The point of this story, among other things, is to show that point-by-point obedience to the Law, something in which the Pharisee prided himself, is not sufficient. It was obvious by the time of Jesus that the Pharisees obeyed the letter of the Law, but not its spirit. If these religious leaders, so punctilious about measuring even their spices, failed to meet the demand for obedience that God placed on them, who was to be right with God? The apostle Peter and those around him lamented when confronted with this, “Then who can be saved?” He [Jesus] replied, “What is impossible for mere humans is possible for God.” (from Luke 18:26-28)
By what means can this "impossible" thing be done? The apostle Paul answers this vexing question in Romans 3:19-24, "Now we know that whatever the law says, it says to those who are under the law, so that every mouth may be silenced and the whole world may be held accountable to God. For no one is declared righteous before him by the works of the law, for through the law comes the knowledge of sin. But now apart from the law the righteousness of God (which is attested by the law and the prophets) has been disclosed – namely, the righteousness of God through the faithfulness of Jesus Christ for all who believe. For there is no distinction, for all have sinned and fall short of the glory of God. But they are justified freely by his grace through the redemption that is in Christ Jesus."
Now the picture is getting clearer. It's by grace, the utterly free and utterly selfless gift of a sovereign God that anyone's shortcomings, failure to meet every stroke of every letter in the Law, can be forgiven. Jesus paid the price, he was the blood sacrifice that was necessary to pave the road to reconciliation between mankind and our Creator. The gift must be accepted, though, an invitation must be acknowledged, an open door must be walked through. We have a part to play in this reconciliation, and that's to acknowledge that Jesus paid the price for us.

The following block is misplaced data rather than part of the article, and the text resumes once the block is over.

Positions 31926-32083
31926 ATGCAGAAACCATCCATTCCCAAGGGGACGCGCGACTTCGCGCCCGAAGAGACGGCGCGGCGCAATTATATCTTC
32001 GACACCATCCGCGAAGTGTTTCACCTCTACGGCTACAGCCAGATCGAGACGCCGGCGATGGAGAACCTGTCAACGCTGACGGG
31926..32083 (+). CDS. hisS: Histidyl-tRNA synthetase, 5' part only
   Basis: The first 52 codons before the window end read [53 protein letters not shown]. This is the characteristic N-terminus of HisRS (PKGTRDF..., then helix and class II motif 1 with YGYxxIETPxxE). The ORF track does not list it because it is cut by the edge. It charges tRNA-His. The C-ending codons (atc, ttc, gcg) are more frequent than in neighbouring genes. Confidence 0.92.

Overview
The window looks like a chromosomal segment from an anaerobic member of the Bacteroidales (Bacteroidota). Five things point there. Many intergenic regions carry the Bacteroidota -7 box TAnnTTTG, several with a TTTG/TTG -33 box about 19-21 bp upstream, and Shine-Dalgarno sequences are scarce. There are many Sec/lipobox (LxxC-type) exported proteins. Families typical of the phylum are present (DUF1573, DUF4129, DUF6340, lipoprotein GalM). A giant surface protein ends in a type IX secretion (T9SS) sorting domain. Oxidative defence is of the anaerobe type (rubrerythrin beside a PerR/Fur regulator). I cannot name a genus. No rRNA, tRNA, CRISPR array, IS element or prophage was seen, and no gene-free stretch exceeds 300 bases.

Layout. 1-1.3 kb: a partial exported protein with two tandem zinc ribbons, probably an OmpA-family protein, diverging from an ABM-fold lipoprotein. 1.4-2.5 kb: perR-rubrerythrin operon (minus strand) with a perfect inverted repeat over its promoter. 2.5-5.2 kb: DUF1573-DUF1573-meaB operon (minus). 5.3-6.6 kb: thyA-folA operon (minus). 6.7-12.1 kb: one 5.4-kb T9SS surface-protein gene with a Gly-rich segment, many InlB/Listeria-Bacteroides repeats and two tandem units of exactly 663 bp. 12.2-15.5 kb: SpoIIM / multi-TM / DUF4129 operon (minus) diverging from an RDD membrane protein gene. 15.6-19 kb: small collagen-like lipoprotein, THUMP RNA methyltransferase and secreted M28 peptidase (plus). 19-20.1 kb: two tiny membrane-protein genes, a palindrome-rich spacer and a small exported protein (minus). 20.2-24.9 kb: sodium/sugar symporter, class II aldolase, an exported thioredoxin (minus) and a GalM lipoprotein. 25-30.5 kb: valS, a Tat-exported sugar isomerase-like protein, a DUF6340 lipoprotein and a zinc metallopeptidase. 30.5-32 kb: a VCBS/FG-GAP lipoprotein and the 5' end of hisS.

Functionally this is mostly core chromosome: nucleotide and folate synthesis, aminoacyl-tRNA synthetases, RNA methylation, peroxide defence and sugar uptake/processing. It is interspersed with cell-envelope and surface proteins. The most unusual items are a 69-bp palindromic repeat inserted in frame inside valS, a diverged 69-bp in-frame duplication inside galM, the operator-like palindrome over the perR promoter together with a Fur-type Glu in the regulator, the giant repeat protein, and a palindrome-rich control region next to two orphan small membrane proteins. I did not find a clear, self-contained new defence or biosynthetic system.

The instant we accept that gift is when the process of reconciliation begins. The rest of our lives is spent releasing all our pent-up resentment, anger, frustration, and plain old sin to the loving God who sent his son to sacrifice himself, once for all. This new state of affairs doesn't mean we don't backslide, however. The selfishness remains, but now it has to deal with the presence of the absolute breath of God, the Holy Spirit, living within us. The battle within rages for all our days. Paul himself wrestled with this reality and talked about it in Romans 7:21-25, "So, I find the law that when I want to do good, evil is present with me. For I delight in the law of God in my inner being. But I see a different law in my members waging war against the law of my mind and making me captive to the law of sin that is in my members. Wretched man that I am! Who will rescue me from this body of death? Thanks be to God through Jesus Christ our Lord! So then, I myself serve the law of God with my mind, but with my flesh I serve the law of sin." Another way to describe this struggle is that we work out our salvation (during the remainder of our lives) with fear and trembling, as in Philippians 2:12-13, "So then, my dear friends, just as you have always obeyed, not only in my presence but even more in my absence, continue working out your salvation with awe and reverence, for the one bringing forth in you both the desire and the effort – for the sake of his good pleasure – is God."
I've gone pretty deeply into the message of the Christian life as expressed and lived by the guy whose name it bears. The salient qualities I've tried to demonstrate are obedience, selflessness, forgiveness, grace, and the insufficiency of our own efforts to get right with God. There's a list of things we're supposed to do--we can't do them. We wrestle with God for control of our lives--even when we've accepted the gift of grace. We say we'll be there for Jesus--and like Peter, we turn our backs and run away. In other words, if it were strictly up to us, we'd be doomed.
I think this is probably more than enough to ponder in one post. In the next post, I'll try to show some of the gaps between what I've expounded on here and that attitude of mind we call modern American conservatism.